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College students, staffers deal with being away from home for holidays

Megan Guza
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Guy Wathen | Trib Total Media
Vinay Palakkode, 25, of Squirrel Hill, is a research assistant for professor Srinivasa Narasimham in the Illumination and Imaging Lab on the Carnegie Mellon University campus in Oakland. He will be spending part of his Christmas break working in the lab. Many students who either don't celebrate the holidays or come from other countries find themselves staying near school during the break.
ptrnothome01122514
Guy Wathen | Trib Total Media
Vinay Palakkode, 25, of Squirrel Hill, is a research assistant for professor Srinivasa Narasimham in the Illumination and Imaging Lab on the Carnegie Mellon University campus in Oakland. He will be spending part of his Christmas break working in the lab.

As college students across the region packed cars to head home for a near monthlong winter break, Duquesne University senior Monica Chmiel was packing just a few things.

“I wish I could say that it is not hard to be away from your family at this time of year, but it surely is,” said Chmiel, 22, of North Bethlehem, a student manager for the Duquesne women’s basketball team.

With twice-a-week games and practices in between, the team members and managers took Christmas off but will be on the road Friday for a game in Bethlehem.

They are among the students at colleges and universities who don’t spend the holiday break with families in their hometowns. Instead they look to one another or to staff members to provide a familial atmosphere. Some host special dinners and get-togethers.

At Indiana University of Pennsylvania, student John Boddington said responsibility kept him from going home.

“Why not seize the opportunity to make money to go toward student loans, or rent or gas or groceries or tuition? I figure, why not work?” he said. “My family knows that I love them, and we’ll talk on the phone or Skype (on Christmas).”

Boddington, 23, from York works at Indiana’s Papa John’s. The pizza shop is not open on Christmas but, with many student workers away, there are shifts to pick up.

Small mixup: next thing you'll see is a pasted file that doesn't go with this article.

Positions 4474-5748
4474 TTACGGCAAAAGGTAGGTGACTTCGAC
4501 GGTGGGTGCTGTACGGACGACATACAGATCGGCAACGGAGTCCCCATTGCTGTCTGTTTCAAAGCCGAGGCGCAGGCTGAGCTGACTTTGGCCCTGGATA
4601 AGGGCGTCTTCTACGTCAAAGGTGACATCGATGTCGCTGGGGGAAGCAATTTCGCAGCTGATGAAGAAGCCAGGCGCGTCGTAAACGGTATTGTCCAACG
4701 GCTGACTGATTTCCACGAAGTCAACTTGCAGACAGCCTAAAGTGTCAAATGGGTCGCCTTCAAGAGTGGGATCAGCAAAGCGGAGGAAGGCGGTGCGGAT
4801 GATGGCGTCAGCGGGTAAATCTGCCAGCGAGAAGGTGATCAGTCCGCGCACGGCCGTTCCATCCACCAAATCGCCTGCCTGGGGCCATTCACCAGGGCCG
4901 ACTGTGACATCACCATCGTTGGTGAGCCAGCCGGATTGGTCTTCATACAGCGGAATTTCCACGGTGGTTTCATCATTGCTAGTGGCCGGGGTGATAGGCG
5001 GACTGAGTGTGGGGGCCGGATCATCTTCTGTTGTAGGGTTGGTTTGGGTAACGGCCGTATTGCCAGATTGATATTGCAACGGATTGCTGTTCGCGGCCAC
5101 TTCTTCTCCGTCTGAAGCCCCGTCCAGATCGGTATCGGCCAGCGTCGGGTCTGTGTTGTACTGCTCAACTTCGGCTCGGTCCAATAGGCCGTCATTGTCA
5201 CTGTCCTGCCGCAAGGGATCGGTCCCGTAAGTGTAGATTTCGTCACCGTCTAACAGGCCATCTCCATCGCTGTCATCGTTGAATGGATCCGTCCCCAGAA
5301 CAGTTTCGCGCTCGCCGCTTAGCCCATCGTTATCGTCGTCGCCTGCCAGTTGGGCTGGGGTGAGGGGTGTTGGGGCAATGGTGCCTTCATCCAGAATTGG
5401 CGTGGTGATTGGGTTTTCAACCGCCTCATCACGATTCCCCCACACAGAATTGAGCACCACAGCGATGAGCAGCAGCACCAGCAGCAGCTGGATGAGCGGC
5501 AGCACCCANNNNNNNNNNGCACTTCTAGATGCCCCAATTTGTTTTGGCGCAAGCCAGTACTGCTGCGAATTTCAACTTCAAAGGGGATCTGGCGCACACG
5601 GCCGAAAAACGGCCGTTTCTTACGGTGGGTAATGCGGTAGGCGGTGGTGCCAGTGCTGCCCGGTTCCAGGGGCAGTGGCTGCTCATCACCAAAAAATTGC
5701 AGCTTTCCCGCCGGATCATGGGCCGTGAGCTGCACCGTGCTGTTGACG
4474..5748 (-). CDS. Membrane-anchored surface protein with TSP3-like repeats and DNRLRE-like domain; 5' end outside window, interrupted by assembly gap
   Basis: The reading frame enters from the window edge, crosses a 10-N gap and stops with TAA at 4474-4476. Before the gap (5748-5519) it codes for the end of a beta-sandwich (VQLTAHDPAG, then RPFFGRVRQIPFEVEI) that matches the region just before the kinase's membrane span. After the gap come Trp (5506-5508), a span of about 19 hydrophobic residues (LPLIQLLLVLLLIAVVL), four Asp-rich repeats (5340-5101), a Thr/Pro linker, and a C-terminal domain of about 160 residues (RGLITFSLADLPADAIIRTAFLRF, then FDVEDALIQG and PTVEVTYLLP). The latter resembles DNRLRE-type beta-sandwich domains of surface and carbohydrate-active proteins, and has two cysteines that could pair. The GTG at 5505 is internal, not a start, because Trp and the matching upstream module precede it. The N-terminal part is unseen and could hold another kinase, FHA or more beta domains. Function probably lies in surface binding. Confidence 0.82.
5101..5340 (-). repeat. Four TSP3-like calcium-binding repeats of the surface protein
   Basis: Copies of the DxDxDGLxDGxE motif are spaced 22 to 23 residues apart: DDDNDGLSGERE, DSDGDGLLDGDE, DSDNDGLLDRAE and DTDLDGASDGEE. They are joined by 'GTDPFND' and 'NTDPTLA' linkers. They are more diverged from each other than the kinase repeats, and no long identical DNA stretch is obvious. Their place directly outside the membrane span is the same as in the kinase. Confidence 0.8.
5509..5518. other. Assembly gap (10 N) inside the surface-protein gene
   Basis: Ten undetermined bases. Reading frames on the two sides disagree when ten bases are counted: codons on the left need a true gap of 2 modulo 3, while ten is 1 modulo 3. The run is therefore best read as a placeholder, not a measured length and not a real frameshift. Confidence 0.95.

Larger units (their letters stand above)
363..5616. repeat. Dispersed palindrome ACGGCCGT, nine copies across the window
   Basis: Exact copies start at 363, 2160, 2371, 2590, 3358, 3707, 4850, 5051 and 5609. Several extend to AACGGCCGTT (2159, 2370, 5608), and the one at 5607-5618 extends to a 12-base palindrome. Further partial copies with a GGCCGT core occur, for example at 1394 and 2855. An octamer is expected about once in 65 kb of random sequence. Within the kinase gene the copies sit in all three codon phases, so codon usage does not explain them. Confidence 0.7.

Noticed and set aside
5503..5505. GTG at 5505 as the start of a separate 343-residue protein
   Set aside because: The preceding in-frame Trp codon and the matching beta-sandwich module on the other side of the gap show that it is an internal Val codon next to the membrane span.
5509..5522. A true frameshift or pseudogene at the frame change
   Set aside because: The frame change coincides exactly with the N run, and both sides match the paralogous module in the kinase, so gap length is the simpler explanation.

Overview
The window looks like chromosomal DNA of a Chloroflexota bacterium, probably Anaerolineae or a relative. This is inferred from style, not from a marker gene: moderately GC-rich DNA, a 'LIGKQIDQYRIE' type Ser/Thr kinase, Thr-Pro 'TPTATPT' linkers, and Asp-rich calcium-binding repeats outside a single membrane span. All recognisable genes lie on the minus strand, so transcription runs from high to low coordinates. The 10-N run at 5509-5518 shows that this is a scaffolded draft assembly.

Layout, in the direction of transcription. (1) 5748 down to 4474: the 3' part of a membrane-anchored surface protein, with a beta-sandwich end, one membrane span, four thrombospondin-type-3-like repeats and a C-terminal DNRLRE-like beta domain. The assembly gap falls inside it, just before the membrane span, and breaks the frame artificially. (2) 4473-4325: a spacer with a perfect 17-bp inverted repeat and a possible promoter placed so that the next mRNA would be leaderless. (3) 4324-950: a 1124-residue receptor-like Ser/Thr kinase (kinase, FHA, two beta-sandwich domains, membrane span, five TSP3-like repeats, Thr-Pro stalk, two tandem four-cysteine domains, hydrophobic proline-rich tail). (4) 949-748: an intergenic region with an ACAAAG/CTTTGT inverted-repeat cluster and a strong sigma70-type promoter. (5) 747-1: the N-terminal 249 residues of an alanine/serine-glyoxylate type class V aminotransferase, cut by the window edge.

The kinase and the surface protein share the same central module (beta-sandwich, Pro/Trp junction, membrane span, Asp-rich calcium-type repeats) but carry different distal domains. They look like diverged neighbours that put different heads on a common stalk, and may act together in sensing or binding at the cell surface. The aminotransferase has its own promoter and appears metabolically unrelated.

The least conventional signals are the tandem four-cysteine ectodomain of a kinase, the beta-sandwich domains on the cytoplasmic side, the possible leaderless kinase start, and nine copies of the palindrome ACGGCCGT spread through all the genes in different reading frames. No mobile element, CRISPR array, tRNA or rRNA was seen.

“I’m learning that it’s hard being an actual self-sufficient adult. And to drive 4 12 hours for one day — for a holiday that’s become so commercialized and materialistic — it’s not worth it to me,” Boddington said. “I’m looking forward to starting my own traditions.”

For others, home is just too far away.

Vinay Palakkode, a native of Kerla, India, will spend winter break at Carnegie Mellon University, where he is a graduate student research assistant in robotics.

“Winter break is a good time to do research,” said Palakkode, 25, who came to the university in spring. “You have a lot of free time, and you don’t have a lot of pressing deadlines or courses.”

Yet even with work to do, students who stay on campus seek companionship and ways to at least stave off boredom.

Joe DeCrosta, Duquesne’s director of international programs, said although many international students travel home — or take the opportunity to travel the country — those who stay have access to residence halls and meals at no extra charge.

Staff members on duty during break organize Christmas Eve, Christmas Day and New Year’s Day meals. Some staff members invite students into their homes.

“The university has always been quite accommodating to students who are far from home during holiday breaks,” DeCrosta said.

Carnegie Mellon does not offer a special Christmas meal or event but offers group activities during the break, including afternoons of free ice skating at Schenley Rink or soap-making and biscotti-baking.

Global Pittsburgh, a Downtown-based nonprofit, hosts events for international students and professionals. Tom Buell Jr., the organization’s director of development and marketing, said staffers match individuals with families for the holidays.

Mana Yanagawa, 20, a Chatham University student from Japan, is staying with Carolyn Falk and her family in McCandless this week. Falk included Yanagawa in family outings to help her feel at home.

“The past few weekends, I was homesick,” said Yanagawa. “It was lonely in the dorms.”

Family in any form makes the distance from one’s own during the holidays bearable, Chmiel said.

“It helps to have a built-in family with the basketball team,” she said. “These players and coaches become a family. Knowing that people are there with you to make you smile when you feel a bit homesick definitely helps.”

Megan Guza is a Trib Total Media staff writer. Reach her at 724-779-6902 or [email protected].

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